The numbers back up Tigers words. Since 1997, when Woods first played this event as a professional, Robert Allenby (2001) is the only winner to have posted a single round over par. During the stretch, Woods has had at least one over-par round in five of his seven starts. The only two exceptions came in 2001, when he had two rounds at even par and tied for 13th; and in 1999, when he shot all four rounds under par, but still came up two strokes shy of Ernie Els.
This is the 79th playing of the tournament that was, for most of its existence, known as the Los Angeles Open.
Its the 43rd time that Riviera has played host. The par-71 venue, which is dubbed Hogans Alley after three-time winner Ben Hogan, who also won the 1948 U.S. Open here, measures 7,246 yards.
There is a strong European contingent on hand. Colin Montgomerie, Darren Clarke, Luke Donald and Lee Westwood are on hand; as is Paul Casey, who is making his first start since withdrawing from the Buick Invitational.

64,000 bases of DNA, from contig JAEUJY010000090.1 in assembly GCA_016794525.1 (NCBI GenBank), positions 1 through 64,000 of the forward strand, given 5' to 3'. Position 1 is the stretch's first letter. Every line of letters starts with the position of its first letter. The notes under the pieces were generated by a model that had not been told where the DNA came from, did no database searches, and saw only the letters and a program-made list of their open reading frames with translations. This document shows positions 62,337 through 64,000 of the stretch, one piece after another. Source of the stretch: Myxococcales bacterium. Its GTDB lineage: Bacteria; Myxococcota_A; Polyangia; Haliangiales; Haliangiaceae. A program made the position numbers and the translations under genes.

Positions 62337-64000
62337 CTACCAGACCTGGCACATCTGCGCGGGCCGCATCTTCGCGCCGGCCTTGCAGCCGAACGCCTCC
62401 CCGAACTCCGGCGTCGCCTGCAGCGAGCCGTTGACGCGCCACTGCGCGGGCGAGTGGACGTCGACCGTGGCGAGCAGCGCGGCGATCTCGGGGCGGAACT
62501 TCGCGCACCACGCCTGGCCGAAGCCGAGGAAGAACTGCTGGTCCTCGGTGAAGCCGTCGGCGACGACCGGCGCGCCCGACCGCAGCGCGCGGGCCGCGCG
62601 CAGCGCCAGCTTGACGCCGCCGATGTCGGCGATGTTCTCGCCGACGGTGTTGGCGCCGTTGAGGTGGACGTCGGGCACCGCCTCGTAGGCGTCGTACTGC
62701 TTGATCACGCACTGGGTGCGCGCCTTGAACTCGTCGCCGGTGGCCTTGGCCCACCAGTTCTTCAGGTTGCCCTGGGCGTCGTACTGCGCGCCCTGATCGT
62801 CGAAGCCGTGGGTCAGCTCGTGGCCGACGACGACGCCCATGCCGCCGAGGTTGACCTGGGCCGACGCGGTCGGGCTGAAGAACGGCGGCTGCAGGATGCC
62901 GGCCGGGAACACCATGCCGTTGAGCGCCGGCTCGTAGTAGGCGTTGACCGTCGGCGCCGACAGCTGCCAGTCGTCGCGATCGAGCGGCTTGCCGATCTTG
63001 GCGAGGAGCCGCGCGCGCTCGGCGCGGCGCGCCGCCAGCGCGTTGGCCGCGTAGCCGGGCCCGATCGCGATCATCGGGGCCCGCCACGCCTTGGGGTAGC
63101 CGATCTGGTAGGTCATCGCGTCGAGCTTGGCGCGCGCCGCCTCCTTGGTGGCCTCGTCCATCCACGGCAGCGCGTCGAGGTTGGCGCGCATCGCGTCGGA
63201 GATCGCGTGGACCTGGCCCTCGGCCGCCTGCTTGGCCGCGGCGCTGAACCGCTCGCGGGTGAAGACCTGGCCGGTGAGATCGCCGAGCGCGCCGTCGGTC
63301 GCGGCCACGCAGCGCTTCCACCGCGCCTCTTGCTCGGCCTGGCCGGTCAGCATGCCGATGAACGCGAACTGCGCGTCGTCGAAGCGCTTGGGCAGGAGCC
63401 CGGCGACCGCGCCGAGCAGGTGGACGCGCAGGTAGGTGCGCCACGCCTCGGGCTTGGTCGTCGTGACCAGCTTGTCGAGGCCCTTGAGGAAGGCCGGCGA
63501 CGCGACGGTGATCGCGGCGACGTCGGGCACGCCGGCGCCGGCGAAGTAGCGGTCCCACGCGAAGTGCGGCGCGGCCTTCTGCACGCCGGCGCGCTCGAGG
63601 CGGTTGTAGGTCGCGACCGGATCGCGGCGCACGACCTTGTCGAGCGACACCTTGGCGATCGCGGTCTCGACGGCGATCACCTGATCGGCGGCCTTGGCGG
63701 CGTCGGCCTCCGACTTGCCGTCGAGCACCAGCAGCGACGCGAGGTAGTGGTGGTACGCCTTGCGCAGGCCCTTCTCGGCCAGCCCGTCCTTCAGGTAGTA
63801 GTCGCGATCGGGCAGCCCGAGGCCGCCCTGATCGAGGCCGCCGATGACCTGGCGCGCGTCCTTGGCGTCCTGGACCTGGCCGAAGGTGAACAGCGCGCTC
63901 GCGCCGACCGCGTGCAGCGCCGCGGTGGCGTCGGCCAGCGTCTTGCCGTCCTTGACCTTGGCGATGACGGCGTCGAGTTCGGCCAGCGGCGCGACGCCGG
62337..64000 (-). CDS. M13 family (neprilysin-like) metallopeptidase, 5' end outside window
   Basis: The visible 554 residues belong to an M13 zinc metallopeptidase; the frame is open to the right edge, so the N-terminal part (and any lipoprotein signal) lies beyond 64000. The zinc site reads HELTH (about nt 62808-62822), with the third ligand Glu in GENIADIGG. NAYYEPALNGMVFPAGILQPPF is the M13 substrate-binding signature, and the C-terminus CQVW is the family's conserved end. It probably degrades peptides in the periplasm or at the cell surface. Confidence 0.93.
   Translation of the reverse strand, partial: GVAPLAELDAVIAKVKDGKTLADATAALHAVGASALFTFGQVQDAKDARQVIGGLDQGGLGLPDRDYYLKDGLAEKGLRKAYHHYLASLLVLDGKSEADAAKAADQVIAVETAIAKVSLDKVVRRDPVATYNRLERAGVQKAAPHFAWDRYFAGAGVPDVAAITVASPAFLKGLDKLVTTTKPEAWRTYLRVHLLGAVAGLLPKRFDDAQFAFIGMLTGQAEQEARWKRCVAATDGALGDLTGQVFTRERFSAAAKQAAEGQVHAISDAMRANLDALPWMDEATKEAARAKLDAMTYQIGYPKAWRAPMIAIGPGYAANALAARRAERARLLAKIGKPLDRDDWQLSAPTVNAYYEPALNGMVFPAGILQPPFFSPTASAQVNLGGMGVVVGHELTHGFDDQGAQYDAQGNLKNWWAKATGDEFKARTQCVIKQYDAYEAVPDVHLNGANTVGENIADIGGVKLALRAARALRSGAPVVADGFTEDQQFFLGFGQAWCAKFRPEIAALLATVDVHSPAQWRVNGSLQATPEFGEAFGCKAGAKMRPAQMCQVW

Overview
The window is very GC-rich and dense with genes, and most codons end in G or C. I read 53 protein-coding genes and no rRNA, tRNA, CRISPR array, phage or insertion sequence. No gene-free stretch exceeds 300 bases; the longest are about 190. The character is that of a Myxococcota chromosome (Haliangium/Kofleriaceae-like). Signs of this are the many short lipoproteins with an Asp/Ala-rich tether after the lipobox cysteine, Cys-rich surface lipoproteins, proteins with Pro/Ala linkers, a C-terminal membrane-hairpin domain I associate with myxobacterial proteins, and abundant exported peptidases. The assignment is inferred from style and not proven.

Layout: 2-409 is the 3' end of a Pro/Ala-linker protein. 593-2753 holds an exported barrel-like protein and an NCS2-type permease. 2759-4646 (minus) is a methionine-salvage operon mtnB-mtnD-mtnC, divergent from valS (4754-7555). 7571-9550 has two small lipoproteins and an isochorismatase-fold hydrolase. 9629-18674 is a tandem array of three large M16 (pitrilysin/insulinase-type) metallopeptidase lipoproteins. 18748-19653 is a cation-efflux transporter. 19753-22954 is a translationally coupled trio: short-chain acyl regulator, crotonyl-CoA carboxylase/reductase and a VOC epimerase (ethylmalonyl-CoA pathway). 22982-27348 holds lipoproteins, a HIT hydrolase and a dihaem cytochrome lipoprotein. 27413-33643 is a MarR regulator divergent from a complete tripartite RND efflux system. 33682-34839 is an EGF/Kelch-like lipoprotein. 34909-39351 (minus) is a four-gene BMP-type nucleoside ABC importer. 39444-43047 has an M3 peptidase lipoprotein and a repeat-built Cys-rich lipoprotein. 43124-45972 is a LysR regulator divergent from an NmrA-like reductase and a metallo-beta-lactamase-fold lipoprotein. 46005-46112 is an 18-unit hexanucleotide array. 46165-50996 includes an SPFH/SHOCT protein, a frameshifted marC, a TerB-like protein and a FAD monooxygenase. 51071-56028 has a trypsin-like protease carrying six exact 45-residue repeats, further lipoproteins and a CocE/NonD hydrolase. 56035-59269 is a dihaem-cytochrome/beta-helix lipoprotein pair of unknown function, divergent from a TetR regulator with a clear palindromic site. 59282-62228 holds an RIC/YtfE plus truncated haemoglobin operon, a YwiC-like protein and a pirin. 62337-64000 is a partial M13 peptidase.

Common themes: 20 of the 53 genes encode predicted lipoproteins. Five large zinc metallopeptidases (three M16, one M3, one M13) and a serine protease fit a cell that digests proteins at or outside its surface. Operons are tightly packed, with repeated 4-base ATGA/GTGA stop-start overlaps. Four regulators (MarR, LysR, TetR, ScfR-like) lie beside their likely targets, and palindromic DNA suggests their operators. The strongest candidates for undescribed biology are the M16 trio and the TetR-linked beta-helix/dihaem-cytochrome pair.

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    Stenson leads strong cast of Bay Hill contenders

    By Ryan LavnerMarch 17, 2018, 11:38 pm

    ORLANDO, Fla. – Henrik Stenson has a tortured history here at Bay Hill, a collection of close calls that have tested his mettle and certainly his patience.

    Sunday at the Arnold Palmer Invitational won’t get any easier. Not with a course that is already firm and fast and fiery, just the way the King would have wanted it. And not with 13 players within five shots of the lead, a group that includes Rory McIlroy, Justin Rose, Rickie Fowler and, yes, even Tiger Woods.

    Without his best stuff Saturday, Stenson still managed to edge ahead of Bryson DeChambeau to take a one-shot lead heading into the final round. It’s familiar territory for the Swede, who posted four consecutive top-10s here from 2013-16, including a few agonizing near-misses.

    Three years ago, Stenson appeared on his way to victory when he was put on the clock on the 15th hole. Rattled, he three-putted the next two holes and lost by a stroke. The following year, he was tied for the lead with three holes to play, then hit it in the water on 16 and bogeyed two of the last three holes.